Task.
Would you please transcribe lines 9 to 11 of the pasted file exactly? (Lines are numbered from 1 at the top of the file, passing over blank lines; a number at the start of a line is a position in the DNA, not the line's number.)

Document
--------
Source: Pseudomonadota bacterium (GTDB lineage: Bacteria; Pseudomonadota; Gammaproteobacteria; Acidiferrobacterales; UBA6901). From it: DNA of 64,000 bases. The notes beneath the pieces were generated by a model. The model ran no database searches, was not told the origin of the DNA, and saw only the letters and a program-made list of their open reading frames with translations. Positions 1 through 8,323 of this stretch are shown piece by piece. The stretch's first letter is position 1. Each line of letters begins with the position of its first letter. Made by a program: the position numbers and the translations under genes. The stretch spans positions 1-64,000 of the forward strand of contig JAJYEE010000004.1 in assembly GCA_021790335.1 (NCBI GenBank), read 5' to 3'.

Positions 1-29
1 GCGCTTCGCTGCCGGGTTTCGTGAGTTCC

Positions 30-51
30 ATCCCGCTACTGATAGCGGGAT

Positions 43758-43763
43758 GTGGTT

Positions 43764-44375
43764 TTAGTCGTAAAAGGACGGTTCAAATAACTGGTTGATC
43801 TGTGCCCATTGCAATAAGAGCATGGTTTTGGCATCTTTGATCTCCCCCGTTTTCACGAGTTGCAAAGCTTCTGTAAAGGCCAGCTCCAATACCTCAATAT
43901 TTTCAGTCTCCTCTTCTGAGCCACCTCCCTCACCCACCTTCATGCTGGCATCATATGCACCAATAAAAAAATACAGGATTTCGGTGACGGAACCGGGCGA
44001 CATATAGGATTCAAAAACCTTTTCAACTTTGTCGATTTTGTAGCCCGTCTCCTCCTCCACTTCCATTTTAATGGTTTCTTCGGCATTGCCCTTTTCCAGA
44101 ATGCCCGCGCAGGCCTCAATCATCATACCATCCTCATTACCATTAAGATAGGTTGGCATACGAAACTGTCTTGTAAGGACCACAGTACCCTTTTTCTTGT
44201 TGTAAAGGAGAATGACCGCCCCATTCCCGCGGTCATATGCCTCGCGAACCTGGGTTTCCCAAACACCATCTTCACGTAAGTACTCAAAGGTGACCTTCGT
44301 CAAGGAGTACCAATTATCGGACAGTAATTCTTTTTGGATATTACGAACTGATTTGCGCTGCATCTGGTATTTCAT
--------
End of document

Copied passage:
43764 TTAGTCGTAAAAGGACGGTTCAAATAACTGGTTGATC
43801 TGTGCCCATTGCAATAAGAGCATGGTTTTGGCATCTTTGATCTCCCCCGTTTTCACGAGTTGCAAAGCTTCTGTAAAGGCCAGCTCCAATACCTCAATAT
43901 TTTCAGTCTCCTCTTCTGAGCCACCTCCCTCACCCACCTTCATGCTGGCATCATATGCACCAATAAAAAAATACAGGATTTCGGTGACGGAACCGGGCGA